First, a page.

MENZ Issues: news and discussion about New Zealand men, fathers, family law, divorce, courts, protests, gender politics, and male health.

Men’s Concerns are Gaining Traction

Filed under: Gender Politics,General — Ministry of Men's Affairs @ 12:00 am Sun 1st September 2013

There is increasing evidence that men speaking up are gaining a little traction. The Labour Party leadership’s rapid retreat from the ‘man-ban’, sexist exclusion of men from electorates (that can only be described as a misandrist corruption of democracy) was one example. We believe that 2, or 5 or 10 years ago no male Labour person would have dared oppose such feminist privilege. But the population seems to be waking up to the unreliability and exaggeration of feminist propaganda. Most probably don’t look closely at it or think deeply about it, but their b.s. detectors are more active these days. The efforts are working, efforts of those who contribute analysis and comment here at MENZ Issues, who participate in democratic processes and who attempt to raise public awareness. Keep up the good work.

No man-ban, but something else: candidates
Laura McQuillan, NZ NewswireAugust 31, 2013, 4:54 pm

Labour leadership contender Grant Robertson has quickly shut down speculation he’s putting the controversial man-ban proposal on the table after promising a 50-50 gender split at next year’s election.

Mr Robertson made the promise at the first of 12 party meetings around the country, where he, David Cunliffe and Shane Jones are lobbying to take over the Labour leadership, after David Shearer announced his resignation earlier this month.

Mr Robertson gave no detail in his speech of how he planned to achieve a perfect gender split in caucus following the election, leading to speculation he would bring back the man-ban idea, which would see Labour have women-only electorates to boost equality.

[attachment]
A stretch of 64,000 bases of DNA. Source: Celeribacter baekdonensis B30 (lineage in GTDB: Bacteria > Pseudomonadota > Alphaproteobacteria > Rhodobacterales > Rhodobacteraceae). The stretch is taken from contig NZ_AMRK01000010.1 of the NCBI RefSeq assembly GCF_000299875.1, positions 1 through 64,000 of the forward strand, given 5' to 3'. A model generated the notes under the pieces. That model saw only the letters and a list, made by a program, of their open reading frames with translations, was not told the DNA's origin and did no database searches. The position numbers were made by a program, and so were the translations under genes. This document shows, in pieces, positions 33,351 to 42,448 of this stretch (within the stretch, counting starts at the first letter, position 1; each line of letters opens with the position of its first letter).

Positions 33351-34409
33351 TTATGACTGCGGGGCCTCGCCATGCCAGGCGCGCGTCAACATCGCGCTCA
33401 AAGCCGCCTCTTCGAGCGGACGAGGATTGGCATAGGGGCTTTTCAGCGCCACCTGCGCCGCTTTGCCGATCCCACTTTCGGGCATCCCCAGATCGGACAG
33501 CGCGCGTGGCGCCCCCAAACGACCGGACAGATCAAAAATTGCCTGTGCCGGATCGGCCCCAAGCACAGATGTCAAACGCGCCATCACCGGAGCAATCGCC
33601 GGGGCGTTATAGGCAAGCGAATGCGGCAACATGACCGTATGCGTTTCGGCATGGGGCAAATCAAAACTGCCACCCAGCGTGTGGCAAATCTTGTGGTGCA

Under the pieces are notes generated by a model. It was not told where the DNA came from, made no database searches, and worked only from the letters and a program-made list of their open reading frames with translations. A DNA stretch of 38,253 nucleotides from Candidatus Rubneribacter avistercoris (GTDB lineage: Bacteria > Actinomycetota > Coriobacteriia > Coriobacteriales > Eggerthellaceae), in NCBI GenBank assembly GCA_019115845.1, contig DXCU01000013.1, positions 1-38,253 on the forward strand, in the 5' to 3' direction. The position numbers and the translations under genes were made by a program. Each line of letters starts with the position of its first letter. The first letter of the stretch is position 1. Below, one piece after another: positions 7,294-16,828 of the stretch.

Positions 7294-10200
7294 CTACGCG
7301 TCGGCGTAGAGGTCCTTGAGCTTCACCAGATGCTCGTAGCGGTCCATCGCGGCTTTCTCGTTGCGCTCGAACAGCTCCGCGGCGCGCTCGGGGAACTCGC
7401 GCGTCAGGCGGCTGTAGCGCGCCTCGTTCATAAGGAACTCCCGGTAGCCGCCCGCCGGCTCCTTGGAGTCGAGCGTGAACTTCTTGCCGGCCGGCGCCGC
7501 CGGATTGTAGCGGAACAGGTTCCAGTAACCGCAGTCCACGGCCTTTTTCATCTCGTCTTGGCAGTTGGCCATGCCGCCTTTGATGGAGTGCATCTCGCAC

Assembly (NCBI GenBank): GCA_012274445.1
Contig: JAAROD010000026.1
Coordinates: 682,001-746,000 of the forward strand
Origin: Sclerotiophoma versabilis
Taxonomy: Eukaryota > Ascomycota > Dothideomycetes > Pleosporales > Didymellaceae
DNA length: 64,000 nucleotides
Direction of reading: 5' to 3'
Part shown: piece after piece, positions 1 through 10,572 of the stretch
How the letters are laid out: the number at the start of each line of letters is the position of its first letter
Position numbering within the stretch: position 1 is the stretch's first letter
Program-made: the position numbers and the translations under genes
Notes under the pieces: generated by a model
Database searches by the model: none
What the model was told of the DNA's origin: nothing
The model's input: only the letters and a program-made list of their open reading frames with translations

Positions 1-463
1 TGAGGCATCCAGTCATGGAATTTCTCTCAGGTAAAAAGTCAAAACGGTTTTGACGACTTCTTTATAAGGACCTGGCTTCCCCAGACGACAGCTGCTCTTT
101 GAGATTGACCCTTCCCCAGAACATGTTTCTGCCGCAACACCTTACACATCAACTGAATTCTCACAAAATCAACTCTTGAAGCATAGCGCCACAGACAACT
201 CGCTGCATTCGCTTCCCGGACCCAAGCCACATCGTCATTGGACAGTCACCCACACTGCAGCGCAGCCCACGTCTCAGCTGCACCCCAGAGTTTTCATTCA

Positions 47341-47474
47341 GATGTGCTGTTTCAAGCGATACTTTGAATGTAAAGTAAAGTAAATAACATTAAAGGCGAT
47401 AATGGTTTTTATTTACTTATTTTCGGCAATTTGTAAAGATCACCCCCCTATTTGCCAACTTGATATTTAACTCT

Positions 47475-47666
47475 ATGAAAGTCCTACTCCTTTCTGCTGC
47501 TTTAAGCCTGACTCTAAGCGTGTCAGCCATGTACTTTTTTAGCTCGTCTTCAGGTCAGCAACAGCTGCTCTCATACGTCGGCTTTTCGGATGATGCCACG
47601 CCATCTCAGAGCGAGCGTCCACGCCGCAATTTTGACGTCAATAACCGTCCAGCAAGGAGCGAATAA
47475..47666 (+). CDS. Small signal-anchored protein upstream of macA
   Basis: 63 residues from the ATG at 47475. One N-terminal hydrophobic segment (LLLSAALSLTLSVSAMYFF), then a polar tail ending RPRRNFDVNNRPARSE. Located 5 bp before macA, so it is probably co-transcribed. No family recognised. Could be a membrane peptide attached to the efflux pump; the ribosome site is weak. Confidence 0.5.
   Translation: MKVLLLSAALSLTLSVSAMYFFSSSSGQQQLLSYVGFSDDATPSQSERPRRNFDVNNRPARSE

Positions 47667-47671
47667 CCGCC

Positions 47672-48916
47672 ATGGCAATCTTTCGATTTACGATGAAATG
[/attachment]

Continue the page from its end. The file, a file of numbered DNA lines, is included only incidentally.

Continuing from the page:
The idea was scrapped by Labour’s national council after pushback by Mr Shearer and other caucus members, following ridicule over the proposal.

Mr Robertson says that’s not what he was intending in his speech.

“There’s lots of different ways of getting more women into politics,” he told media, dubbing the man-ban “a distraction”.

“We’ve got a range of mechanisms – we’ve got strategic selection criteria and we have fantastic people putting themselves up.”

Earlier in the week, Mr Robertson said it was up to party members to bring back the proposal at Labour’s November conference, if they desired it.

Mr Cunliffe says he’ll leave the mechanism for boosting female MP numbers up to the party, and doesn’t “hold a candle” for female-only selection.

“It can take a range of forms: it can be education, it can be gender equity checks as we’re constructing our lists, it can be guidance to [local electorate committees], it can be the development of candidates.”

Mr Jones agrees another mechanism is needed.

“I think we’ve got to attract a range of women candidates that up to date haven’t thought about Labour as their waka.
“The man-ban mechanism, I will not agree with. The outcome of bringing our wahine component up to 50 per cent and beyond, if it’s on merit, I’ll be your greatest supporter.”


  1. The nz government has as much integrity as a piece of single ply toilet paper.

    Comment by Peter Bell — Sun 1st September 2013 @ 4:22 am